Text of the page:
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Pediatr Allergy Immunol. 2019 Jan 27. doi: 10.1111/pai.13025. [Epub ahead of print]

Outcome of oral immunotherapy for persistent cow's milk allergy from 11 years of experience in Finland.

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University of Helsinki, Helsinki, Finland.
Helsinki University Hospital, Skin and Allergy Hospital, Helsinki, Finland.
Allergy Center, Tampere University Hospital, Tampere, Finland.
Children's Hospital, University of Helsinki, Helsinki, Finland.



The safety and efficacy of long-term milk oral immunotherapy (OIT) in Finnish children with persistent cow's milk allergy (CMA) were evaluated in an open-label, non-randomized study.


During the 11-year study, 296 children aged 5 years or older with immunoglobulin E (IgE)-mediated CMA started milk OIT. Follow-up data were collected at three time points: the post-buildup phase, 1 year thereafter, and at the cross-sectional long-term follow-up between January 2016 and December 2017. Patients were divided according to baseline milk-specific IgE (sIgE) level and by the amount of milk consumption at the long-term follow-up. The high-dose group consumed ≥2 dL of milk daily, while the failure group consumed <2 dL of milk or were on a milk-avoidance diet.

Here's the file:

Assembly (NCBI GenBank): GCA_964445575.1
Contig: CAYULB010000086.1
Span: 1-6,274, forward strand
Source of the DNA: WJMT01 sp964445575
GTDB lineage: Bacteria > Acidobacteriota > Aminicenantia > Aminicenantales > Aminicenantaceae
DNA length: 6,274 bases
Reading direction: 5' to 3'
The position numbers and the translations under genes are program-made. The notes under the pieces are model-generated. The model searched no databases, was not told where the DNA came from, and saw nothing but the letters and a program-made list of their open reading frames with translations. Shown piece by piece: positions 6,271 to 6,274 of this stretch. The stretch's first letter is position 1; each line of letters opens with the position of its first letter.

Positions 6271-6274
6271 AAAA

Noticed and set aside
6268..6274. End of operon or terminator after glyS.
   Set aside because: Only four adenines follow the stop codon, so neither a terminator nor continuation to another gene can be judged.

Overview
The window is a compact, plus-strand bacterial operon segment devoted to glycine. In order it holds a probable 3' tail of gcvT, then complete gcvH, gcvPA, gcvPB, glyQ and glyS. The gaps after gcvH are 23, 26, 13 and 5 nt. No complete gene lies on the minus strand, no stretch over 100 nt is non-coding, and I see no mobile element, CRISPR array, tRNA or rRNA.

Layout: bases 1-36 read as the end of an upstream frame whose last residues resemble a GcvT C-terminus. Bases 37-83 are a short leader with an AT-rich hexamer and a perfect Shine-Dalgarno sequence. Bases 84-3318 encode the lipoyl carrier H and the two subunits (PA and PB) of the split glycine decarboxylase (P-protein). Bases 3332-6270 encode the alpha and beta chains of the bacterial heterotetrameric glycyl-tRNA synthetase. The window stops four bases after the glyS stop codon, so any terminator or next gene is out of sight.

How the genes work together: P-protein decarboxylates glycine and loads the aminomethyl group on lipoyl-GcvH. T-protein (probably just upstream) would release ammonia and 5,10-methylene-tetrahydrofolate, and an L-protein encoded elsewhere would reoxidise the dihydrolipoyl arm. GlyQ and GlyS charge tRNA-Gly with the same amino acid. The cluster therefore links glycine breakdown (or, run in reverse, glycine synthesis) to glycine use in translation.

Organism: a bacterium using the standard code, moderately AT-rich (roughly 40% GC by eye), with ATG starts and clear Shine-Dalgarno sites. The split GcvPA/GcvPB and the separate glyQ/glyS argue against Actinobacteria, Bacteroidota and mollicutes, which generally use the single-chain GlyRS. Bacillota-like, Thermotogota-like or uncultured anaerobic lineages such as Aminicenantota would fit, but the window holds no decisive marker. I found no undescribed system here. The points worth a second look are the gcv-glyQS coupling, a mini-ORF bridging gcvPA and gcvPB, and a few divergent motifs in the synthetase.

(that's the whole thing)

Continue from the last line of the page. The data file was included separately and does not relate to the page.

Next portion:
Out of the initial study group, 244/296 (83%) patients participated in the long-term follow-up. Among these patients, 136/244 (56%) consumed ≥2 dL of milk daily. The median follow-up time was 6.5 years. Of the recorded markers and clinical factors, the baseline milk sIgE level was most associated with maintaining milk OIT (P < 0.001). Respiratory symptoms in the post-buildup phase increased the risk of treatment failure (OR 3.5, 95% CI: 1.5-8.1, P = 0.003) and anaphylaxis (OR 14.3, 95% CI: 1.8-114, P = 0.01).


More than half of the patients were able to maintain the targeted milk dose in their daily diet. Baseline milk sIgE level and reactivity during the early treatment stage strongly predicted the long-term outcome and safety of milk OIT.


IgE; children; desensitization; food allergy; milk allergy; oral immunotherapy; prognosis


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